We take the world as we know it for granted, the way a child assumes everyone's family must be like her own. Or when we think of the past, we treat it as a prototype of the present, a poor first draft.
To think carefully about the kind of historic change we are likely to live through, we need to decentre ourselves a little, to become aware of the strangeness of the ways in which people have lived in other times and places - and the strangeness of the way we live now. The aim is not to romanticize the past, but to learn from it.
A good starting point is the work of the anthropologist and activist Hugh Brody. This interview, 'The centre at the edge', gives a sense of his work. Of his books, The Other Side of Eden: Hunter-gatherers, Farmers and the Shaping of the World (2001) began as letters written to a friend, but grew into a survey of a life spent among tribal peoples, and a set of ideas about time, language and the relationship to land.
Maps and Dreams (1981) came out of Brody's work with the Dunne-Za people of British Columbia. The chapters alternate between two approaches: in one, he applies his academic skills to the history of land use and cultural interaction in the region; in the next, he switches to a personal account of how the people he is living with draw him into their ways of knowing. What sticks in my mind is his description of the time spent together before a hunting party sets out - it is so unlike any kind of decision-making process we have words for, and yet also familiar.
While we are thinking about Canada, David Rasmussen's 'Cease to Do Evil, Then Learn to Do Good' is a powerful counterpart to Illich's 'To Hell with Good Intentions' (and a blast against Paulo Freire). From an Inuit context, Rasmussen proposes "The Study of an Aberrant New Civilisation" - the Qallunaat, or "Europeans". (Another case of the power of reverse anthropology is the excellent Channel 4 series Meet the Natives, in which a group of men from Vanuatu visit the three tribes of Britain - "the middle class, the working class and the upper class.")
There is a path which leads back from Brody to Marshall Sahlins. His essay 'The Original Affluent Society' (1974) made the case that life for hunter-gatherers has tended to be less arduous than in most other human societies. (There are difficulties with the way in which he made this case, but Nurit Bird-David's 'Beyond "The Original Affluent Society": A Culturalist Reformulation' (1992) offers an interesting restatement of the argument in cultural terms. Meanwhile, there's plenty of fascinating stuff in Sahlins' collection, Culture in Practice.) On this theme, there's also Jared Diamond's 'The Worst Mistake in the History of the Human Race' - his verdict on the transition from hunting-gathering to agriculture - while Greg Wadley and Angus Martin's peer-reviewed paper, 'The origins of agriculture?' offers a fascinating theory about the drug-like qualities of agricultural foods and their political implications.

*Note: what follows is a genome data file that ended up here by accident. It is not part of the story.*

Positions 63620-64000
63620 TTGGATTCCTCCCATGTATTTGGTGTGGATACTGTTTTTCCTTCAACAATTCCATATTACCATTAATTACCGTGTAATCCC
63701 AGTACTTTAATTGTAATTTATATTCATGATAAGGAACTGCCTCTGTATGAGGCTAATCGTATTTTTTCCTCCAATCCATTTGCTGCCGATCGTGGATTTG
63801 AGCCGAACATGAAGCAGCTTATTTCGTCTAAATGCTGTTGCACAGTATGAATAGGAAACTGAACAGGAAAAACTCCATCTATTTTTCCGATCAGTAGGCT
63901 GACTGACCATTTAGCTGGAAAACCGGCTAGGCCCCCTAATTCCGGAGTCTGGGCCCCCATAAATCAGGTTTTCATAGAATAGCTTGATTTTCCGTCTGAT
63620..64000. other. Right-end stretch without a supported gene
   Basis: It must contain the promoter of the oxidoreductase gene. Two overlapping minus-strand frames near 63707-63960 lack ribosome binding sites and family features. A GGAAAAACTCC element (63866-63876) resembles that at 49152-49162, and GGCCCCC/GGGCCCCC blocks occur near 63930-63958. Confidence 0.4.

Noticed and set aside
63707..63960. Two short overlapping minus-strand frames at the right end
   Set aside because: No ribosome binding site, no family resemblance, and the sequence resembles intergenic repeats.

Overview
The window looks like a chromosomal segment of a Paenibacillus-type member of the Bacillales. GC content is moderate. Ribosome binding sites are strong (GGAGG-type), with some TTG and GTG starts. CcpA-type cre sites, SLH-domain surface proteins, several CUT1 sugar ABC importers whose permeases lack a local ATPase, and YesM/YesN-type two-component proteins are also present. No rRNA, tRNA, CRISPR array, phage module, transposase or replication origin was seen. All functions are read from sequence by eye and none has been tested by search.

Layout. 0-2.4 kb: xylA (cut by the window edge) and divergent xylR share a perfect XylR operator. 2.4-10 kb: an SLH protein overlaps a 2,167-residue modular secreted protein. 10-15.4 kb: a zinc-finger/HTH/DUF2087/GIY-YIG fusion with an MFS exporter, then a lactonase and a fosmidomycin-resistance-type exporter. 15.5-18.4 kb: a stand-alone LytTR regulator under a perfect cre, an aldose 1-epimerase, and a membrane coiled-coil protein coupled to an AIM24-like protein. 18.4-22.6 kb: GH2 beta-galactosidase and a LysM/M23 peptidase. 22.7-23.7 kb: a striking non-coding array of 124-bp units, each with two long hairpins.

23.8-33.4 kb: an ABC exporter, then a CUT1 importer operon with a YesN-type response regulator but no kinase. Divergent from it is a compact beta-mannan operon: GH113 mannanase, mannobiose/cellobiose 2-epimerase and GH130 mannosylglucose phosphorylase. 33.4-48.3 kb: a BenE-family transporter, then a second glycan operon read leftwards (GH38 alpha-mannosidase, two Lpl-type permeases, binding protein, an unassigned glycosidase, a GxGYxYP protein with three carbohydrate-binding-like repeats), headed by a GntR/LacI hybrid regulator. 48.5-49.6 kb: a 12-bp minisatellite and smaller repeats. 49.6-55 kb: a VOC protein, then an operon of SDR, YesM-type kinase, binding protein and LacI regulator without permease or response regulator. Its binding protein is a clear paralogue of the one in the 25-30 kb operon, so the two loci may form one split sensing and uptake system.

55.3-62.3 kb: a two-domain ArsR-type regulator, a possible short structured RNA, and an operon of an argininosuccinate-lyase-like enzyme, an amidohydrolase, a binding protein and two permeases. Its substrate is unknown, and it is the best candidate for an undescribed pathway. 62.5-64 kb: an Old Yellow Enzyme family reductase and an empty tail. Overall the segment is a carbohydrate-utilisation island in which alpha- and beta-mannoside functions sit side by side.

Once you set off in this direction, there is much more to be found - but before embracing full-blown primitivism, I recommend spending time with Ran Prieur's essay, 'Beyond Civilised and Primitive'. "Where did it all go wrong?" stories can awaken a sense of the strangeness of the present, but there are many different points in history we could describe as wrong turnings - and however screwed up our way of living surely is, tales of the golden age are unlikely to help.
Sahlins was himself a student of Karl Polanyi, whose The Great Transformation (1944) argues that modern industrial societies are the result of the disembedding of economic activity from within the wider social whole. I've written more about Polanyi in this blog post - and Illich's 'Vernacular Values' (1980) makes a closely related argument. The key idea is that there is a whole domain which lies beyond the state and the market - but which the state and the market combine to enclose or marginalise. Another account of the limits of what can be recognised and measured by the state or the market is Peter C Scott's Seeing Like a State: How Certain Schemes to Improve the Human Condition Have Failed (1998).
Staying with the roots of the industrial revolution, check out the historian EP Thompson's Customs in Common (1991) - and particularly the essay on 'Time, Work-Discipline, and Industrial Capitalism' (first published in 1967).
For a seriously long view, Steven Mithen's After the Ice: A Global Human History 20,000 - 5000 BC is a tour through what we know about human existence during and after the last Ice Age. This is not a book which makes an overall argument about human history: rather, it is quieting in the diversity of stories it contains, set against a background of dramatic changes in climate.
On which subject, I am fascinated by the suggestion - made by Martin Palmer in this edition of In Our Time (21 December 2006) - that stories of an earthly paradise and early representations of hell as a place of fierce cold might both have roots in deep cultural memory of sudden climate shifts at the end of the Younger Dryas.
I also talk sometimes about the phenomenon of "cryptic northern refugia" - as described in John R Stewart and Adrian M Lister's paper 'Cryptic northern refugia and the origins of the modern biota' (2001). I find this tempting as a metaphor for the importance of seeming marginal pockets of sociable habits and practices in otherwise highly-monetised and unsociable environments.